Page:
Amazon Kinesis Data Streams integrates with AWS Identity and Access Management (IAM), a service that enables you to securely control access to your AWS services and resources for your users. For example, you can create a policy that allows only a specific user or group to add data to your Kinesis data stream. For more information about access management and control of your data stream, see Controlling Access to Amazon Kinesis Data Streams Resources using IAM.
Q: How do I log API calls made to my Amazon Kinesis data stream for security analysis and operational troubleshooting?
Kinesis Data Streams integrates with Amazon CloudTrail, a service that records AWS API calls for your account and delivers log files to you. For more information about API call logging and a list of supported Amazon Kinesis API operations, see Logging Amazon Kinesis API calls Using Amazon CloudTrail.
Q: How do I effectively manage my Amazon Kinesis data streams and the costs associated with them?
Kinesis Data Streams allows you to tag your Kinesis data streams for easier resource and cost management. A tag is a user-defined label expressed as a key-value pair that helps organize AWS resources. For example, you can tag your data streams by cost centers so you can categorize and track your Kinesis Data Streams costs based on cost centers. For more information about Amazon Kinesis Data Streams tagging, see Tagging Your Amazon Kinesis Data Streams.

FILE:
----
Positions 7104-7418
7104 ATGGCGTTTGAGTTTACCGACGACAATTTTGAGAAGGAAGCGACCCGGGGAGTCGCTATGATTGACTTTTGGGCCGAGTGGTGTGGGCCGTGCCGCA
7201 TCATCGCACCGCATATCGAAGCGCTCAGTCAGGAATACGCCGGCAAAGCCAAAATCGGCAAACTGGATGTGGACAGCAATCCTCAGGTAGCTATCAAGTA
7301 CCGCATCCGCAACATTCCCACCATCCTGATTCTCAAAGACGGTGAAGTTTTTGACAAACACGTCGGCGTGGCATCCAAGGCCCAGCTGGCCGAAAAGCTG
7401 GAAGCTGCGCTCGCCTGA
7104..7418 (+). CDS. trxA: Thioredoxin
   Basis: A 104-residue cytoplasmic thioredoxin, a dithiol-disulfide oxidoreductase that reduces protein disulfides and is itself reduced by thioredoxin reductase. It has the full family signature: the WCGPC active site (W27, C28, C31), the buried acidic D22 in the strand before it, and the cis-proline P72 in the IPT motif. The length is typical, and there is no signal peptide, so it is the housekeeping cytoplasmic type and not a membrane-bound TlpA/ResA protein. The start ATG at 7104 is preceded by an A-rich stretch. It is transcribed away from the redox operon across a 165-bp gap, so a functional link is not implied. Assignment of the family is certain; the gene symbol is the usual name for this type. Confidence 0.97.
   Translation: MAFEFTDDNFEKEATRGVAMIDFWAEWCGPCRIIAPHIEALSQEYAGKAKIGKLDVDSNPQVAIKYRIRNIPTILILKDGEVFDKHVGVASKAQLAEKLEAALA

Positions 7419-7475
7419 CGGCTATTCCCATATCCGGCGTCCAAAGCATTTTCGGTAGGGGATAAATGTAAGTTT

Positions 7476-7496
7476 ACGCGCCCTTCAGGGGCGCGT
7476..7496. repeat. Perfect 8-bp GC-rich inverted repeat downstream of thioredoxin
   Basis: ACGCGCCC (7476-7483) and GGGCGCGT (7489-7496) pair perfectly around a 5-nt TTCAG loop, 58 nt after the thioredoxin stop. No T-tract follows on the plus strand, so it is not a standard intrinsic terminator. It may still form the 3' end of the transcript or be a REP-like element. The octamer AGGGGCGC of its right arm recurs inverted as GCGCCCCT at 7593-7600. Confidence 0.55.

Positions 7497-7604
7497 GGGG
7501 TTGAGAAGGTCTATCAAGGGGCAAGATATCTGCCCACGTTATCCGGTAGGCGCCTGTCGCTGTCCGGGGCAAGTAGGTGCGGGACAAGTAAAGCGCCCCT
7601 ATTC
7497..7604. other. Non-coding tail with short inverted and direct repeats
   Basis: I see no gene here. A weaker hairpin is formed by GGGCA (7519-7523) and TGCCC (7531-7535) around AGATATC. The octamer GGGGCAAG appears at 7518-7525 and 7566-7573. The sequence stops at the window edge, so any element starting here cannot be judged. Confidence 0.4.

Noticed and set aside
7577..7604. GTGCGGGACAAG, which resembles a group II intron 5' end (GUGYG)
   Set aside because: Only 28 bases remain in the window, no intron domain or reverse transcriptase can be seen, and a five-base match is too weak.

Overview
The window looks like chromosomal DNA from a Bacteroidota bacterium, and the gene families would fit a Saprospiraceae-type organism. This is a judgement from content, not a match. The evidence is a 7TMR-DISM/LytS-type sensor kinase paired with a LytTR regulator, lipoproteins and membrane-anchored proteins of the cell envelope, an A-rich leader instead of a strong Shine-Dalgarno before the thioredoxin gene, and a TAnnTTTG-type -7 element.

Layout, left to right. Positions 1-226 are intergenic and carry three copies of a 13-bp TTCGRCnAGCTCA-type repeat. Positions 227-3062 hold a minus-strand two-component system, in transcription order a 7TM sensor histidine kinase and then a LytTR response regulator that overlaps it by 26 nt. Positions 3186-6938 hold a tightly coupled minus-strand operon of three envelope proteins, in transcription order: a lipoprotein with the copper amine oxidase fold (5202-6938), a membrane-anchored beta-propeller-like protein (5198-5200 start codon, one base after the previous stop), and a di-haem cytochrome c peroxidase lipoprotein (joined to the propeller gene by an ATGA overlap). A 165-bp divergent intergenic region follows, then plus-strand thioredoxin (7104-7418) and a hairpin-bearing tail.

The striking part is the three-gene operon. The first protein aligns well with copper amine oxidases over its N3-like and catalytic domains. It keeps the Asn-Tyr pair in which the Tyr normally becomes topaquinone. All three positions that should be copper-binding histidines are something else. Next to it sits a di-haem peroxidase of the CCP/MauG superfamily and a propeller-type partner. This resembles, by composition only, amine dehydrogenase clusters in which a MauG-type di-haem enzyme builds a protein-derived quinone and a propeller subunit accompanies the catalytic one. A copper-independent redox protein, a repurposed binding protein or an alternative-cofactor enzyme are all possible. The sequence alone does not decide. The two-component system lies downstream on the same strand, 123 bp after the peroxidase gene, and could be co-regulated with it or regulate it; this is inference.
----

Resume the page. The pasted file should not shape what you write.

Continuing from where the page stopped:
Q: When I use Kinesis Data Streams, how secure is my data?
Amazon Kinesis is secure by default. Only the account and data stream owners have access to the Kinesis resources they create. Kinesis supports user authentication to control access to data. You can use AWS IAM policies to selectively grant permissions to users and groups of users. You can securely put and get your data from Kinesis through SSL endpoints using the HTTPS protocol. If you need extra security, you can use server-side encryption with AWS Key Management Service (KMS) keys to encrypt data stored in your data stream. AWS KMS allows you to use AWS-generated KMS keys for encryption, or if you prefer, you can bring your own KMS key into AWS KMS. Lastly, you can use your own encryption libraries to encrypt data on the client side before putting the data into Kinesis.